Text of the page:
Yet for all the discussion of two-sided markets-leading up to the case, in the Court's opinion, and in subsequent analysis and discussion of the opinion-the two-sidedness of the market is surprisingly irrelevant to the Court's analysis. Rather, the deciding factor in the case was that the market in question is subject to substantial indirect network effects (which were excluded by the district court decision and plaintiffs' arguments). The Court also went to lengths to note that the credit card market is a specific type of two-sided market (a "transaction platform") such that the Court's conclusions in the American Express opinion may not apply to other types of two-sided markets.(fn11) In other words, the Court's analysis applies both more broadly and narrowly than just to two-sided markets.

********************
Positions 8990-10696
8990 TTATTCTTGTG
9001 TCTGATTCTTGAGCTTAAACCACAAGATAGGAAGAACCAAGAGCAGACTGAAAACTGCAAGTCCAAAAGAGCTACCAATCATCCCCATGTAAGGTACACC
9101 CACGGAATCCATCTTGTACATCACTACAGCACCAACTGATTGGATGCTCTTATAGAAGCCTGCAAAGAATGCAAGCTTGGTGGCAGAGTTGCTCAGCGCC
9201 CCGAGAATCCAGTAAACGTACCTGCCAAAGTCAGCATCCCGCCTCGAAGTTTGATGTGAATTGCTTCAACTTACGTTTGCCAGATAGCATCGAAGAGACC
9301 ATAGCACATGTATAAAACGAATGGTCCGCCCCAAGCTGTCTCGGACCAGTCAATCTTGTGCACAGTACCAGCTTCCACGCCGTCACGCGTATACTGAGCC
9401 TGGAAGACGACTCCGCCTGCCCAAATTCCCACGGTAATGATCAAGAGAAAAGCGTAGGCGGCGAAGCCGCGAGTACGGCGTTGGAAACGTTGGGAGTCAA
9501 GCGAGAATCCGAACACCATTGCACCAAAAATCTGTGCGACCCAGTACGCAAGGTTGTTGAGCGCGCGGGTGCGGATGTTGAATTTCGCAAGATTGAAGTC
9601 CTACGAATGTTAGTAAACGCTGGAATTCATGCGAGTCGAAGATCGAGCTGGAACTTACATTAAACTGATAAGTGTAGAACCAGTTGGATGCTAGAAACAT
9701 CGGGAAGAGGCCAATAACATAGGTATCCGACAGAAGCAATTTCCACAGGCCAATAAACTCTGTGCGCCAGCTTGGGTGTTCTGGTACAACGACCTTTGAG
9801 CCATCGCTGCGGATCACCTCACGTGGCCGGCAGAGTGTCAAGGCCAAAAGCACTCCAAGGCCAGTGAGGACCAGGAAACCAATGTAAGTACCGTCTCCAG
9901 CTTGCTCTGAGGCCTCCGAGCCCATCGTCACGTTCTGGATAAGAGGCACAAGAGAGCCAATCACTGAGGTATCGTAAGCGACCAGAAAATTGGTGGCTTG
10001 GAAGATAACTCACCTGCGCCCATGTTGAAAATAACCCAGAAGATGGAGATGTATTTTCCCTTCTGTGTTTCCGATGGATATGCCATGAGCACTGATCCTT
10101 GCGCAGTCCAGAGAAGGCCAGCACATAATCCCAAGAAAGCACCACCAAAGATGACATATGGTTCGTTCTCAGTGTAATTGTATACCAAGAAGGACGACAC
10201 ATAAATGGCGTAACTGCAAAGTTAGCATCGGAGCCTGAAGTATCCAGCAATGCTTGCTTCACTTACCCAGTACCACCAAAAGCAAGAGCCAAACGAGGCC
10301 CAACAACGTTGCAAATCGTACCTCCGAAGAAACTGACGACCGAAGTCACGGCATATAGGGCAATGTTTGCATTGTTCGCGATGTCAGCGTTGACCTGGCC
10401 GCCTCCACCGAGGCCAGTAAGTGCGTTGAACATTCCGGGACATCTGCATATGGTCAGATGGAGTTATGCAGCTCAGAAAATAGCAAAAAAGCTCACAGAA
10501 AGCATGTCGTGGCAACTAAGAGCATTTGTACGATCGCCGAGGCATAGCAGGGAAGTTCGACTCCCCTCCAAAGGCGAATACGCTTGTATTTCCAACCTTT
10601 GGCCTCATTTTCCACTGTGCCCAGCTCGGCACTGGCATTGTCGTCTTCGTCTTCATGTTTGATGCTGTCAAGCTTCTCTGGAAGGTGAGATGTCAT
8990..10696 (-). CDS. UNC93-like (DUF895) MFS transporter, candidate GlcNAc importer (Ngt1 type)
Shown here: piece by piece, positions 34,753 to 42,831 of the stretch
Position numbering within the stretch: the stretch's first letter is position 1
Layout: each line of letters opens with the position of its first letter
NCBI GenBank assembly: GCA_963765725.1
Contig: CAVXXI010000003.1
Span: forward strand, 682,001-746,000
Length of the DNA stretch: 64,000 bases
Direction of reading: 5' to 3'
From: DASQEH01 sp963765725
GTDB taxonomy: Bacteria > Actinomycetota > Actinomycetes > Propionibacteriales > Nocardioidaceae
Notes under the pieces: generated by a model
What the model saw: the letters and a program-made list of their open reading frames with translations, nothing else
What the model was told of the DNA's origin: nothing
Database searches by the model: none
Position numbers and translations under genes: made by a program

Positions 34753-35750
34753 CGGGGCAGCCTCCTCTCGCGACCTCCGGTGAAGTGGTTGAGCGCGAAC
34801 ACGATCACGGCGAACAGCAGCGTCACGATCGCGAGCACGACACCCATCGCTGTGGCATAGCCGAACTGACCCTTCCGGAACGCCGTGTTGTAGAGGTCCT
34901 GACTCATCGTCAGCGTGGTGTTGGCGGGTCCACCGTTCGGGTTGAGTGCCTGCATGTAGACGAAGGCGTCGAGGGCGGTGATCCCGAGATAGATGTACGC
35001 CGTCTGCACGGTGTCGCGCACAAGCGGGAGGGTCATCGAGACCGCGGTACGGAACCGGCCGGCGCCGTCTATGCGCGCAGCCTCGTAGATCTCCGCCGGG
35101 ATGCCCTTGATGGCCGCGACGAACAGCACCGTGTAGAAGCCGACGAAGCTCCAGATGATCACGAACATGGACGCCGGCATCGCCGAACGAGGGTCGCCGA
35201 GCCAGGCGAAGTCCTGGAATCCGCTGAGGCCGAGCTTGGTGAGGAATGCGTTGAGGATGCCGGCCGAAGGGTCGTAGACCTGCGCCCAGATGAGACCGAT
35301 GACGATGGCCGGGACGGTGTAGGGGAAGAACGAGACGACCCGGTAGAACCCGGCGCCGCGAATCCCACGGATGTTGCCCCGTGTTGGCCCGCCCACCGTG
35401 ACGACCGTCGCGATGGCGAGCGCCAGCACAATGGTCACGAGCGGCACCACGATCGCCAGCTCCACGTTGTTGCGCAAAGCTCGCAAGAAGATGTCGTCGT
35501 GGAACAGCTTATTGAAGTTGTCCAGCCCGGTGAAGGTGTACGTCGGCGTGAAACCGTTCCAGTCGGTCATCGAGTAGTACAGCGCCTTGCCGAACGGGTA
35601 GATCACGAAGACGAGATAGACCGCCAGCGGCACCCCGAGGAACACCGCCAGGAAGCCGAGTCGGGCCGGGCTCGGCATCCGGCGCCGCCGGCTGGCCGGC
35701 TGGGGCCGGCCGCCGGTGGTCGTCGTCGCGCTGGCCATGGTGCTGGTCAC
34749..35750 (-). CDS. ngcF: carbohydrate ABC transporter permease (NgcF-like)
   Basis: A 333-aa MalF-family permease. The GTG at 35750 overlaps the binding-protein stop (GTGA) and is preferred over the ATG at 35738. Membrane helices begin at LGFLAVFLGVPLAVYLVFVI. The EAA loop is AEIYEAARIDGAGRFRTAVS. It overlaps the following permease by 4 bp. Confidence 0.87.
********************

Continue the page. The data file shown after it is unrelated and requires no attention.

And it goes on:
1. Two-Sided Markets

It is hard to imagine that anyone reading this Article is not familiar with the economic theory of two-sided markets. Some definition of the concept is nonetheless necessary. The concept of two-sided markets is still relatively new in the economics literature. It is perhaps most closely associated with Rochet & Tirole's 2003 article...

To continue reading

Request your trial

VLEX uses login cookies to provide you with a better browsing experience. If you click on 'Accept' or continue browsing this site we consider that you accept our cookie policy. ACCEPT